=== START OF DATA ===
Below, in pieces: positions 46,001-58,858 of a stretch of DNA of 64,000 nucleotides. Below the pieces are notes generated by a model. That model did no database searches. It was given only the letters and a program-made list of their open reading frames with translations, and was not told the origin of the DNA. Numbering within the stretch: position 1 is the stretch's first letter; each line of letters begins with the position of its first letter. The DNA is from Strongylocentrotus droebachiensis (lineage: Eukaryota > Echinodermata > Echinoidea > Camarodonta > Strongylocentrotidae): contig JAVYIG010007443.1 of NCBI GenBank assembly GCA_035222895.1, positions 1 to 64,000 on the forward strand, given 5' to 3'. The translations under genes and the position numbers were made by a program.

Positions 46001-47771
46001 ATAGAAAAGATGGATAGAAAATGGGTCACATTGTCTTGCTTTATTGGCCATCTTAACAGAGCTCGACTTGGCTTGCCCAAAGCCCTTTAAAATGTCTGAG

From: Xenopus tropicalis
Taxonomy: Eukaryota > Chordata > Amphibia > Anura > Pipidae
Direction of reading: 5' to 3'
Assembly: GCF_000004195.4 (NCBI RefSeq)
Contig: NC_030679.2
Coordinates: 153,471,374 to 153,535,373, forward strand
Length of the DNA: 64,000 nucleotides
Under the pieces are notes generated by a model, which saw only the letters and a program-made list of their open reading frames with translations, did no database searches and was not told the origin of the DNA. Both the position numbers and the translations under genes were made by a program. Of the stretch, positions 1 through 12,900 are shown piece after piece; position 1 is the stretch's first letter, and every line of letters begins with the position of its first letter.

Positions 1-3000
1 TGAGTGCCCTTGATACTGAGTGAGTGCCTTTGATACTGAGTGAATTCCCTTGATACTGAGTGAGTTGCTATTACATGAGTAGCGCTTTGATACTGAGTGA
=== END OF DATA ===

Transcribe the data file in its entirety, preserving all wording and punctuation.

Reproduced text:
Below, in pieces: positions 46,001-58,858 of a stretch of DNA of 64,000 nucleotides. Below the pieces are notes generated by a model. That model did no database searches. It was given only the letters and a program-made list of their open reading frames with translations, and was not told the origin of the DNA. Numbering within the stretch: position 1 is the stretch's first letter; each line of letters begins with the position of its first letter. The DNA is from Strongylocentrotus droebachiensis (lineage: Eukaryota > Echinodermata > Echinoidea > Camarodonta > Strongylocentrotidae): contig JAVYIG010007443.1 of NCBI GenBank assembly GCA_035222895.1, positions 1 to 64,000 on the forward strand, given 5' to 3'. The translations under genes and the position numbers were made by a program.

Positions 46001-47771
46001 ATAGAAAAGATGGATAGAAAATGGGTCACATTGTCTTGCTTTATTGGCCATCTTAACAGAGCTCGACTTGGCTTGCCCAAAGCCCTTTAAAATGTCTGAG

From: Xenopus tropicalis
Taxonomy: Eukaryota > Chordata > Amphibia > Anura > Pipidae
Direction of reading: 5' to 3'
Assembly: GCF_000004195.4 (NCBI RefSeq)
Contig: NC_030679.2
Coordinates: 153,471,374 to 153,535,373, forward strand
Length of the DNA: 64,000 nucleotides
Under the pieces are notes generated by a model, which saw only the letters and a program-made list of their open reading frames with translations, did no database searches and was not told the origin of the DNA. Both the position numbers and the translations under genes were made by a program. Of the stretch, positions 1 through 12,900 are shown piece after piece; position 1 is the stretch's first letter, and every line of letters begins with the position of its first letter.

Positions 1-3000
1 TGAGTGCCCTTGATACTGAGTGAGTGCCTTTGATACTGAGTGAATTCCCTTGATACTGAGTGAGTTGCTATTACATGAGTAGCGCTTTGATACTGAGTGA